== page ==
Dengue is a vector-borne viral infection transmitted by Aedes mosquitoes. The disease is mostly common in warm, tropical climates like Sub-Saharan Africa, Central America, Mexico, the Caribbean, Pacific Islands, India, South America, Southeast Asia, southern China, Taiwan and northern parts of Australia.
At least, 400 million cases of dengue fever occur across the world every year, according to the US Centers for Disease Control and Prevention.
The World Health Organization (WHO), too, has raised concern regarding the spread and fatality of the disease. People across 129 countries are vulnerable to dengue. An estimated 96 million symptomatic cases and an estimated 40,000 deaths are caused by dengue every year, according to the WHO.
Dengue has four different strains (DENV-1, DENV-2, DENV-3, and DENV-4), all belonging to the Flaviviridae family. The disease is broadly divided into two groups: classic and severe.
The classic dengue fever is an acute febrile disease with headaches, musculoskeletal pain and rash, but the severity of illness and clinical manifestations vary with age and DENV type. Fatalities can occur in severe dengue cases.
Prevention is the mantra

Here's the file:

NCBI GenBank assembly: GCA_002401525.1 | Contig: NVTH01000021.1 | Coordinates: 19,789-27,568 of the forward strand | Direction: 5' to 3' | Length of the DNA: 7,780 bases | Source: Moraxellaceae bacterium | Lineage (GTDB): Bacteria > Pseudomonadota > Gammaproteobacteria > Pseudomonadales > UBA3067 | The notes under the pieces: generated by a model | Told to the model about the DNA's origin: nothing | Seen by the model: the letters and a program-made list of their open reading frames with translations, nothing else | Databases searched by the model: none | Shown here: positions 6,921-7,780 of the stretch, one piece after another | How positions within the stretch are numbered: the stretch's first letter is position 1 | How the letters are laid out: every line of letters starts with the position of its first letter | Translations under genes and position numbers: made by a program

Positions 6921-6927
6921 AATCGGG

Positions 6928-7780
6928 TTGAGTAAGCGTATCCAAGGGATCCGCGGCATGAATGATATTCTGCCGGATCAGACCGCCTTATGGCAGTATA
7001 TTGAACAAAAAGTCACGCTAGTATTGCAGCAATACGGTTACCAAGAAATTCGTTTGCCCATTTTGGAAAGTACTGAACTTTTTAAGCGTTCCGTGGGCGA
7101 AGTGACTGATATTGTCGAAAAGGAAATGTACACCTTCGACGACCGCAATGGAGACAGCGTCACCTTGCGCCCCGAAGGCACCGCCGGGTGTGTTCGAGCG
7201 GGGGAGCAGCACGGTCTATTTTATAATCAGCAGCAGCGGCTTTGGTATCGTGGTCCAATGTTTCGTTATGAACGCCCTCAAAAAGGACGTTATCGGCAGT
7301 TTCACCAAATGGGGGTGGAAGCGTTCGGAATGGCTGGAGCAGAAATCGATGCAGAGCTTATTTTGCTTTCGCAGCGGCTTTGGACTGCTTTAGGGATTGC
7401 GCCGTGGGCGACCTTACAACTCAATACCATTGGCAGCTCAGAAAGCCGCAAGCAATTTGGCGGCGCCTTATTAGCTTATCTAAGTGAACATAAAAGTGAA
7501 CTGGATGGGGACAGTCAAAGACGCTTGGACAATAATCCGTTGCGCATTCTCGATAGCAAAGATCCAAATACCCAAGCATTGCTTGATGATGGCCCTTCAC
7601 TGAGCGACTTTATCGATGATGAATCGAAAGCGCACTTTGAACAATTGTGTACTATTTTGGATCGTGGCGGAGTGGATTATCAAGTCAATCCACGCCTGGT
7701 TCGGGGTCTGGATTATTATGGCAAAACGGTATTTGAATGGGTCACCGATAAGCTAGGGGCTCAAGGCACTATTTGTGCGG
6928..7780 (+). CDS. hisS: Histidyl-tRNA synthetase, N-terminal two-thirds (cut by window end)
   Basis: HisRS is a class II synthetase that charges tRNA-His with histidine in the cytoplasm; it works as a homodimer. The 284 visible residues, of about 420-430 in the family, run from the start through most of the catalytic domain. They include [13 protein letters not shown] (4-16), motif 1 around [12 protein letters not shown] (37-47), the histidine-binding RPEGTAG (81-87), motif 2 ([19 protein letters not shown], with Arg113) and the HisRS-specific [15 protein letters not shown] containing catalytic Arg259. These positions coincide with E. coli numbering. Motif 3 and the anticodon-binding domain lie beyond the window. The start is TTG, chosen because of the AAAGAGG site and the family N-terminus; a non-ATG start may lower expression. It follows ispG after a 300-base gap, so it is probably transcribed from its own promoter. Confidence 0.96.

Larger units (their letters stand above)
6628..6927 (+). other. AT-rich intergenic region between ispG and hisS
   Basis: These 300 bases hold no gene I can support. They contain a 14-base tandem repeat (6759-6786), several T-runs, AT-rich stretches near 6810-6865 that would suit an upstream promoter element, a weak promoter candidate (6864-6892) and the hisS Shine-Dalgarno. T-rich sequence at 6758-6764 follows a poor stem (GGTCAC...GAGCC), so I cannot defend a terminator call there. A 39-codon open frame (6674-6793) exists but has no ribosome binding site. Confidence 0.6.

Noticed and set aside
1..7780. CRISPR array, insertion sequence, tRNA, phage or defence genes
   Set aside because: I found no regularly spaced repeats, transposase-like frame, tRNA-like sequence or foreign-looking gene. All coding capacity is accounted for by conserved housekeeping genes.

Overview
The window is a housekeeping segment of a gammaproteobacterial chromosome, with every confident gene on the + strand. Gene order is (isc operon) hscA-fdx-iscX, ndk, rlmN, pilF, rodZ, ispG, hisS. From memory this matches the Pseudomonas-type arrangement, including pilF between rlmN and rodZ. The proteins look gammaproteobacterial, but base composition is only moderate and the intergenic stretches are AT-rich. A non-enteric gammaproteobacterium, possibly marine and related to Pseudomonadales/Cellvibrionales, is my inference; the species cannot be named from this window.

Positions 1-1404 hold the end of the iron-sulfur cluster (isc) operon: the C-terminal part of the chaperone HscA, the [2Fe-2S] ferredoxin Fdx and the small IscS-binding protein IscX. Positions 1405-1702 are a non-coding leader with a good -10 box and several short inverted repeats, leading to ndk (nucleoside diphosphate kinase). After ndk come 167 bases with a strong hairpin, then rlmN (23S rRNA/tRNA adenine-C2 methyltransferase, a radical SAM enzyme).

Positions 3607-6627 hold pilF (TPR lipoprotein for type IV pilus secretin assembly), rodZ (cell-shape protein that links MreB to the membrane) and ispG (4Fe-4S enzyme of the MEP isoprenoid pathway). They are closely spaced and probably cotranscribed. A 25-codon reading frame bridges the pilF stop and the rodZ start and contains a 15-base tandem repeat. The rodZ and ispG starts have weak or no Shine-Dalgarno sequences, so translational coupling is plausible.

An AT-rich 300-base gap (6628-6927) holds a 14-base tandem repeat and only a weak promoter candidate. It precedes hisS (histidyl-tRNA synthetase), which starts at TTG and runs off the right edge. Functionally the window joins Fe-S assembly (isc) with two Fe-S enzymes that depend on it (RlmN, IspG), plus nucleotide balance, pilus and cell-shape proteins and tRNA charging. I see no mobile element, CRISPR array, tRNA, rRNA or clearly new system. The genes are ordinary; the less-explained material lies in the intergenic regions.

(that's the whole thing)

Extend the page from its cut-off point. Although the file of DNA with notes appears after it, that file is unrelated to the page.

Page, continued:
The most common advice to prevent dengue infection is to keep yourself safe from getting bitten by mosquitoes, especially during the daytime. The next advice is to control the mosquito population in your neighbourhood. If you live and work in areas where mosquitoes are in large numbers, then you should follow these precautionary measures:
- Wear clothing that covers your body, especially legs and feet, well
- Install insect screens over doors and windows to keep mosquitoes out of your building
- Use mosquito repellents
- Always sleep under a net, both day and night
- Get rid of mosquito breeding grounds like old, unused vessels filled with water
- Don’t let water stagnate in a place or on a surface for long
- Keep your surroundings neat and clean
- Don’t forget to take extra precaution to prevent transmission if a family member is infected by avoiding mosquito bites.
Rain brings dengue?
Dengue follows its own season. Cases rise during and after rainy season — the incubation time for the dengue virus. Infections increase mainly because mosquito breeding gains momentum during the period. The rains also enhance susceptibility to circulating serotypes, favourable air temperature, precipitation and humidity, all of which affect the reproduction and feeding patterns of the mosquito population.
Experts say no specific treatment for dengue fever exists. While over-the-counter (OTC) drugs like acetaminophen or Tylenol do help reduce muscle pain and fever in patients, experts warn that patients with dengue fever should avoid other OTC pain relievers like aspirin, ibuprofen (Advil, Motrin IB, others) and naproxen sodium (Aleve) since they could increase the risk of dengue fever bleeding complications.
Patients with severe dengue symptoms generally need hospitalization, intravenous (IV) fluid and electrolyte replacement, blood pressure monitoring and transfusion to replace blood loss.